To import or export goods into the UK you will need an GB Economic Operator Registration and Identification (EORI) number. This is required for all businesses (traders and hauliers) moving goods into or out of GB, including those delaying their import declarations. If you don’t have an GB EORI number, you will not be able to import and export goods into the UK. You will need to apply for a number. The application process takes about five to ten minutes, but it can take up to a week to get the number. Last year, HMRC auto enrolled VAT registered businesses with EU trade which did not have an EORI number, so you should check whether you already have a number before applying because you won’t be given a new EORI number. If in doubt or you have lost the piece of paper, contact HMRC to check, EU based traders and hauliers will need a GB EORI number to carry out border formalities in GB.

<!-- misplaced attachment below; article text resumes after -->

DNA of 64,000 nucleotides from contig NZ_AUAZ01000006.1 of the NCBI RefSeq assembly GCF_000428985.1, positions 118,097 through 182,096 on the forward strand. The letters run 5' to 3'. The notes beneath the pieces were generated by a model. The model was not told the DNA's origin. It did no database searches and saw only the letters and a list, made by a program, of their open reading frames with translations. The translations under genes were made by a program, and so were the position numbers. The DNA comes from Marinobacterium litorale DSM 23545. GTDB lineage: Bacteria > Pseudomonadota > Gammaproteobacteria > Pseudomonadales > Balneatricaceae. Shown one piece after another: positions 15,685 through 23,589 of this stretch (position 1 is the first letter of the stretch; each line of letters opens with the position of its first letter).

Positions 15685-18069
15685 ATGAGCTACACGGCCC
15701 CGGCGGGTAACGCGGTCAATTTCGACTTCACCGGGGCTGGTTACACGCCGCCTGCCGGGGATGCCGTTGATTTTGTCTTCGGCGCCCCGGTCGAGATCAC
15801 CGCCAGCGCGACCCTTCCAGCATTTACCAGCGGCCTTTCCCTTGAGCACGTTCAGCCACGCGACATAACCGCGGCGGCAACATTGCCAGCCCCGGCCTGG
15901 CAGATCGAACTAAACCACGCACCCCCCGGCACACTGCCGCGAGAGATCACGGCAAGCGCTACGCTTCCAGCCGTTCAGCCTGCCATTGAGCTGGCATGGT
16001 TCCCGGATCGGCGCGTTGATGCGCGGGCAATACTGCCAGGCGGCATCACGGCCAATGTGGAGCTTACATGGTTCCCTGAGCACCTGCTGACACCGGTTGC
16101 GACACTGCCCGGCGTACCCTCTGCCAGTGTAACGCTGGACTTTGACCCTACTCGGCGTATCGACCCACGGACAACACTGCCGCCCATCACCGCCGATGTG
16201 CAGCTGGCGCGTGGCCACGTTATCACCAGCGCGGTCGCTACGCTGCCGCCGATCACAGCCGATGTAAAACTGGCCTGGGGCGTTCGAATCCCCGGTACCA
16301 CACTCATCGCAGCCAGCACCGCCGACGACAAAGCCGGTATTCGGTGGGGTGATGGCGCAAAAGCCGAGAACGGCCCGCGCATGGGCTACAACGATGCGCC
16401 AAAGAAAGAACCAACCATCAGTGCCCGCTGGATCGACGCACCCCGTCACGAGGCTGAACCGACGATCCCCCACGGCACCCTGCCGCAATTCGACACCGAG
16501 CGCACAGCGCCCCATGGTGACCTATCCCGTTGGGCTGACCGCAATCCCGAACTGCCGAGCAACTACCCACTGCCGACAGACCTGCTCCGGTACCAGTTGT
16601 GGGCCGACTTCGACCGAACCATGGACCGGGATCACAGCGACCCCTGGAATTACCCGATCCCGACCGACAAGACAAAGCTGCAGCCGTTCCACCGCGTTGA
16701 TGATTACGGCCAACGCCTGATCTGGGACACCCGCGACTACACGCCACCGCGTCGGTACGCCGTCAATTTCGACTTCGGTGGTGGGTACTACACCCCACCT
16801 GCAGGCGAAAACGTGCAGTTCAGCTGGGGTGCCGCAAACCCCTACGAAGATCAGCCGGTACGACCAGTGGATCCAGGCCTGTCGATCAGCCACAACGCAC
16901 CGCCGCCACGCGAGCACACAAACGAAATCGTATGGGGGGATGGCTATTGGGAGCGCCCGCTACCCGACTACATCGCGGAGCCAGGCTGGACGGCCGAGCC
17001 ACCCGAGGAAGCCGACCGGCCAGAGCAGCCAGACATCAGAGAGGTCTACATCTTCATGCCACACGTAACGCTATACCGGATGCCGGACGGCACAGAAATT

2) Apply for an EU EORI number

Some GB traders or hauliers may also need to apply for an EU EORI number. Traders need an EU EORI number if their business will be making customs declarations or getting a customs decision in the EU.

3) Get a Customs Intermediary

Customs declarations are complicated. Most businesses that currently trade outside the EU use an intermediary, such as customs agents, Fast Parcel Operators (FPOs), Freight Forwarders (FFs) or brokers, to help them meet the customs requirements.

Intermediaries can help traders find the information needed to complete formalities and submit the required declarations into HMRC’s customs systems, including for example information such as the value and origin of goods. Using an intermediary simplifies the declaration processes for traders. The UK Government has announced a grant scheme to support intermediaries and those traders who want to make declarations themselves.